Hospitals Need More than Political Reform – Healthcare Quality v Spending pt 2

by Bradley Miller on November 19, 2009

My last post dove in to healthcare quality versus spending and introduced the Dartmouth Atlas as one of the key insight tools we have for healthcare spending and quality here in the US.  Essentially the Atlas takes a look at the entire country’s healthcare spending by using Medicare claim data as a proxy.  From this Medicare data the Dartmouth group can also glean quality of care data to pair with the spending figures.  And, for those of you wondering, yes, despite the fact that most Medicare patients are over 65, the data that can be gleaned from their data can highlight trends across the entire healthcare ecosystem.  Or, at least, it’s the best tool we’ve got.

I wanted to dive a bit deeper to look at regional differences in quality versus spending at a hospital by hospital basis. To take a look at the data provided by the Atlas and see if there were any high level trends that could inform the latest round of healthcare reforms.  I was wondering whether hospitals could provide high quality care in a cost effective manner.  In essence, the higher the quality of care, the better the patient outcome (and subsequently this saves the system money in the future from complications and further illness) – better outcomes for less money, aka a more efficient system.  Turns out it is possible to have high quality, yet more-affordable care.

Before I do that I want to recognize the limitations of the analysis of this work.  It hasn’t been blessed by a statistician or healthcare economist, etc.  It’s just looking at high level trends to show that, yes, there is pretty good evidence that quality healthcare doesn’t have to cost as much as it does today and that reform that properly aligns incentives can bring about not only savings but improved health outcomes.  In other fields, less spending often is equated with decreased quality.  In healthcare, this data indicates that it is possible to not only save money, but provide a higher standard of care at the same time.

Let’s break my analysis down by data type first.  I looked at overall spending per patient at hospitals during the last 2 years of that person’s life.  I’m not sure why the Atlas breaks the info down this way, but I was assured that this method does correlate to real world spending and is the easiest way to be consistent in collecting data.  That spending is reflective of the hospital’s overall spending habits.  The composite quality score measures how many patients out of 100 receive the right/highest quality of care.  So, if a hospital’s score is 85.4 that means that out of 100 patients that are seen in the hospital for a condition, 85 of them will receive the standard of care.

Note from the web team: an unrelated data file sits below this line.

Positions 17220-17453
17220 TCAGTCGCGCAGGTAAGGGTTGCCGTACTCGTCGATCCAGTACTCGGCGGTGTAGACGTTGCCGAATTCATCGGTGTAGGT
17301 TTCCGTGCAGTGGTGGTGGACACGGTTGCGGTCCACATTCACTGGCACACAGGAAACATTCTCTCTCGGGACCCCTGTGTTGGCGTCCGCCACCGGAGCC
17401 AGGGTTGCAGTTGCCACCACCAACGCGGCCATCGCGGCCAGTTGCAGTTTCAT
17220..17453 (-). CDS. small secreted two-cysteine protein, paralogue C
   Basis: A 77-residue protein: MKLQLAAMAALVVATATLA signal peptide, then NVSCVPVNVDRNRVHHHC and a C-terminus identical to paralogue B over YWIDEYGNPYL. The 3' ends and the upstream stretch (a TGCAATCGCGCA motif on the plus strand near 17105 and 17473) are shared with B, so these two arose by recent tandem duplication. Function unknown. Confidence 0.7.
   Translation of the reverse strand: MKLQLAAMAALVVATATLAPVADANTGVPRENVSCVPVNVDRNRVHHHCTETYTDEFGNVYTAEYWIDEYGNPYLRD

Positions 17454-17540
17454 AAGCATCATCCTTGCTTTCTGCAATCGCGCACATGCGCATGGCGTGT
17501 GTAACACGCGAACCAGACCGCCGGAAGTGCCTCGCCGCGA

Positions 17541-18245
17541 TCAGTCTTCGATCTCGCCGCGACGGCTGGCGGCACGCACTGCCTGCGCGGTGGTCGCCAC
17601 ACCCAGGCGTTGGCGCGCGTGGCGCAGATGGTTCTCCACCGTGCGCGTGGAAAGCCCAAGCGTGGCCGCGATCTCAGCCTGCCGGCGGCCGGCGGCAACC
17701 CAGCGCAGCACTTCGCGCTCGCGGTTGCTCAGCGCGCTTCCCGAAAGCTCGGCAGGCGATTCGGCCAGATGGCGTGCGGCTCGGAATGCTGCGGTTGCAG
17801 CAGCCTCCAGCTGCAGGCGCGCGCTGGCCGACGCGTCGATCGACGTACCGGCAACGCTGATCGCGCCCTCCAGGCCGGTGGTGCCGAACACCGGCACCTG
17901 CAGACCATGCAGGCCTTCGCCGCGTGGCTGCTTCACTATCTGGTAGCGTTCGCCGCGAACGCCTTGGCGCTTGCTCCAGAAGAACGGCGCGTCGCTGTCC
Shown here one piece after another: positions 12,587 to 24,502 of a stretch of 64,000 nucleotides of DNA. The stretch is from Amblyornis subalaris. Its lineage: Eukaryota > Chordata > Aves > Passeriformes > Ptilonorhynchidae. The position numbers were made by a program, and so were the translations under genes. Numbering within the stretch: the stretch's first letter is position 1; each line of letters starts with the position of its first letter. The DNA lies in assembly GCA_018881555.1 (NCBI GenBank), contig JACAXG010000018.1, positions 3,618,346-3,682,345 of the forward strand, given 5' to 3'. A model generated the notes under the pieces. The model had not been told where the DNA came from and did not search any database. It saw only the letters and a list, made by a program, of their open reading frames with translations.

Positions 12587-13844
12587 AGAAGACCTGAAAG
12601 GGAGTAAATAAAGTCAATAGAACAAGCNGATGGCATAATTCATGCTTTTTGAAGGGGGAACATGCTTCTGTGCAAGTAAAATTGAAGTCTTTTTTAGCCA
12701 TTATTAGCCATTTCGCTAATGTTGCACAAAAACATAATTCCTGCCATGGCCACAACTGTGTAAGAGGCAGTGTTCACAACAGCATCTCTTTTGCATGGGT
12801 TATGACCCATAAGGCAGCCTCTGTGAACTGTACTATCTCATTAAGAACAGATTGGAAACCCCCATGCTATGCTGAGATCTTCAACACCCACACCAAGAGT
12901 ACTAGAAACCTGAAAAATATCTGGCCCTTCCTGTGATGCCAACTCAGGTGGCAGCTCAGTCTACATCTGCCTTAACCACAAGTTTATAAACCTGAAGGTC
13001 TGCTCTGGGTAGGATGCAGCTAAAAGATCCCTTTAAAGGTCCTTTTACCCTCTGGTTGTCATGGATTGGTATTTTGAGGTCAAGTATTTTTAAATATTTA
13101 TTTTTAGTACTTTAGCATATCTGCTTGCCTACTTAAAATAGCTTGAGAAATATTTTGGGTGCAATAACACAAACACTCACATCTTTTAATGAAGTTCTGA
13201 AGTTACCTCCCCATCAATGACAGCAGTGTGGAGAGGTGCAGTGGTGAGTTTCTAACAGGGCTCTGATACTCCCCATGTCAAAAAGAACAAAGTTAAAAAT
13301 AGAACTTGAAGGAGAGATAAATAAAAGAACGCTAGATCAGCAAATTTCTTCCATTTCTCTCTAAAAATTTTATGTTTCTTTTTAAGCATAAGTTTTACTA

US Hospitals - total spending per patient in the last two years of life on the x-axis, and on the y-axis is an overall composite quality score.  Upper left quadrant is the ideal - lower spending, yet high quality care.

US Hospitals - total spending per patient in the last two years of life on the x-axis, and on the y-axis is an overall composite quality score. Upper left quadrant is the ideal - lower spending, yet high quality care.

For the country as a whole, you can see the plot of data for hospital spending (x-axis) vs quality (y-axis) – it’s quite a jumble, but all hospitals in the green quadrant are in the top half of being low cost (they spent less per patient), but are also in the top half of hospitals in terms of quality.  In otherwords, the hospitals in the green quadrant are low-spending, but high quality.  The opposite is true of the red quadrant – they are high spending, low quality hospitals.  It’s striking to see how many hospitals stray away from the top left part of the graph and it’s also striking how many high-cost, low quality hospitals exist across the country.  You can imagine that if all the hospitals in the red and white quadrants were able to change behaviors and become more effective and efficient just how much money the whole system could save.  And that’s not to mention massively improved outcomes.